I’ll never forget that church restroom visit. I was experiencing cold symptoms and wanted to blow my nose before service started. A woman entered the sink area and asked, “How are you?” I wiped my nose and answered, “I’m ok, just taking care of a little cold.” She quickly retorted, “Don’t confess that!”. I was taken aback at her unusual response and left the restroom bewildered and sniffling.
Views on the topic of healing are varied amongst Christians. I remember a lady who would not mention the “C” word after a diagnosis, believing that confession would ascribe more power to cancer than to God. Another lady believed God’s perfect will was to heal her father. When he died, the devastation shipwrecked her faith.
“Against all hope, Abraham in hope believed and so became the father of many nations, just as it had been said to him, ‘So shall your offspring be’. Without weakening in his faith, he faced the fact that his body was as good as dead – since he was about a hundred years old and that Sarah’s womb was also dead. Yet he did not waver through unbelief regarding the promise of God, but was strengthened in his faith and gave glory to God, being fully persuaded that God had power to do what he had promised. This is why it was credited to him as righteousness.” Romans 4:18-21
Years ago this scripture was an anchor when God allowed our family to enter an unexpected storm. Six weeks of hospital bedrest disrupted my normal pregnancy, followed by the premature birth of our youngest daughter at 26 weeks gestation. Adjusting to NICU care and multiple medical reports each day quickly became overwhelming. As I struggled to understand new terminology and gain answers for my fragile child’s tedious development, this passage became a blanket of assurance that bolstered my faith.
Abraham and Sarah’s entire story is a most unlikely one. At the ripe old age of seventy-five, God promised to make a great nation out of an infertile man. Yet twenty-five years would go by before Isaac’s birth fulfilled that promise.
Surely there were many hopeless days in Abraham’s lifetime of waiting, yet he was willing to face the facts before him. Claiming your body to be “as good as dead” is about as frank as you can get! And calling Sarah’s womb dead was a dim prognosis for a woman who had mourned her barren state for decades.
I love the brutal honesty in this passage. Because the facts of this situation were so hopeless, Abraham HAD to believe big! If this was going to happen, it had to be ALL God.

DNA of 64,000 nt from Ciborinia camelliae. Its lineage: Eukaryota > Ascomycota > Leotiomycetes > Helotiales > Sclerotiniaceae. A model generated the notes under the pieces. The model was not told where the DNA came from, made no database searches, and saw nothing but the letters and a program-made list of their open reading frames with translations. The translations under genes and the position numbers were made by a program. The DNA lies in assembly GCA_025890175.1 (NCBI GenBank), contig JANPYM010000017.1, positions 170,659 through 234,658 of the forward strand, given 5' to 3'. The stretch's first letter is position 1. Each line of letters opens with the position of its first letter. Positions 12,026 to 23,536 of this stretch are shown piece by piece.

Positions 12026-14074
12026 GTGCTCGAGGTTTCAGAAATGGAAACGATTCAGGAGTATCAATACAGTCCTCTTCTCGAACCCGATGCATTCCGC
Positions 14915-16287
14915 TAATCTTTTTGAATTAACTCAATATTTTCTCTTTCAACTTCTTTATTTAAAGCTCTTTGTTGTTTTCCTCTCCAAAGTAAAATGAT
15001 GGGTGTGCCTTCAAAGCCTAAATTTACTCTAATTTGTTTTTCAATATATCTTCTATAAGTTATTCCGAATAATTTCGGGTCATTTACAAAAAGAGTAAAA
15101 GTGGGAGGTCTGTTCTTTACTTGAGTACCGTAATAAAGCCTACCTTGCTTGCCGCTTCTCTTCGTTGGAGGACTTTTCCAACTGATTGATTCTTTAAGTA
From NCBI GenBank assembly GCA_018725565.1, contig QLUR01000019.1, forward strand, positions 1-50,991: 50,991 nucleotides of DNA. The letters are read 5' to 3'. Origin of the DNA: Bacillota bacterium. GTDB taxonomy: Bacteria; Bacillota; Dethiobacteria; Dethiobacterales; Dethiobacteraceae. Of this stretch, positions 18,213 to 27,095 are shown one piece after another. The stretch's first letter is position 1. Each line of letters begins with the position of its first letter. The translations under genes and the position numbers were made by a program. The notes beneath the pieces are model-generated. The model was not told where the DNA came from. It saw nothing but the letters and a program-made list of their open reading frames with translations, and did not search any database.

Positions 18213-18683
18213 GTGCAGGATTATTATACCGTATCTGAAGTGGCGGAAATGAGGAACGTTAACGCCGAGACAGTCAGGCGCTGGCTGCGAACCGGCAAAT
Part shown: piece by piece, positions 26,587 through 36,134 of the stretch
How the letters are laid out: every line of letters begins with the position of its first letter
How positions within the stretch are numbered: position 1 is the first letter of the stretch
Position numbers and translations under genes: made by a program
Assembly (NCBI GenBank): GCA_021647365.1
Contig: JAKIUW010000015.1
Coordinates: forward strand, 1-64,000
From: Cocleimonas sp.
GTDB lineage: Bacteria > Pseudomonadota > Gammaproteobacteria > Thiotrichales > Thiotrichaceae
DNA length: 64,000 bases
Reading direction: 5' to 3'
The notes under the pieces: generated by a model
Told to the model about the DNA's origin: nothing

And that faith allowed him to give glory to God because he knew God could do it – even if he didn’t know how.
Here are a few lessons to learn from Abraham’s example:
1. Even when things seem hopeless, all hope is not lost. Twenty-five years is a long time to wait for a promise to be fulfilled. However long a hard season lasts, Abraham shows us that hope can be a trusted companion.
2. Facing the facts is NOT a sign of weak faith. It reminds us of human limitations. God’s power shines brightest in the darkest situations. Facing the facts before us is a great opportunity to pray with knowledge, remembering God has given a spirit of power, love and a sound mind, not a spirit of fear. (2 Timothy 1:7). Praying over the smallest details places them in the mighty hands of God.
3. Strengthen your faith by believing the promises and the power of God. I wonder how many times Abraham had to remind himself what God had promised. We have great and precious promises (2 Peter 1:4) as an anchor for our souls. Develop worship playlists to assist you in praising through the storm. Post scripture notecards to keep your mind focused on God’s ability in contrast to your present reality.
4. God CAN be glorified in our impossible situations. Nothing is too difficult for our God! He is working in us and through us while He is working around us for His glory. Life will bring us impossible situations we cannot control. We can face the facts before us and find strengthened faith as we expect God to do what only He can. No matter how this painful chapter unfolds, we know how the story ends. A future hope awaits us. Hold on just a little while longer.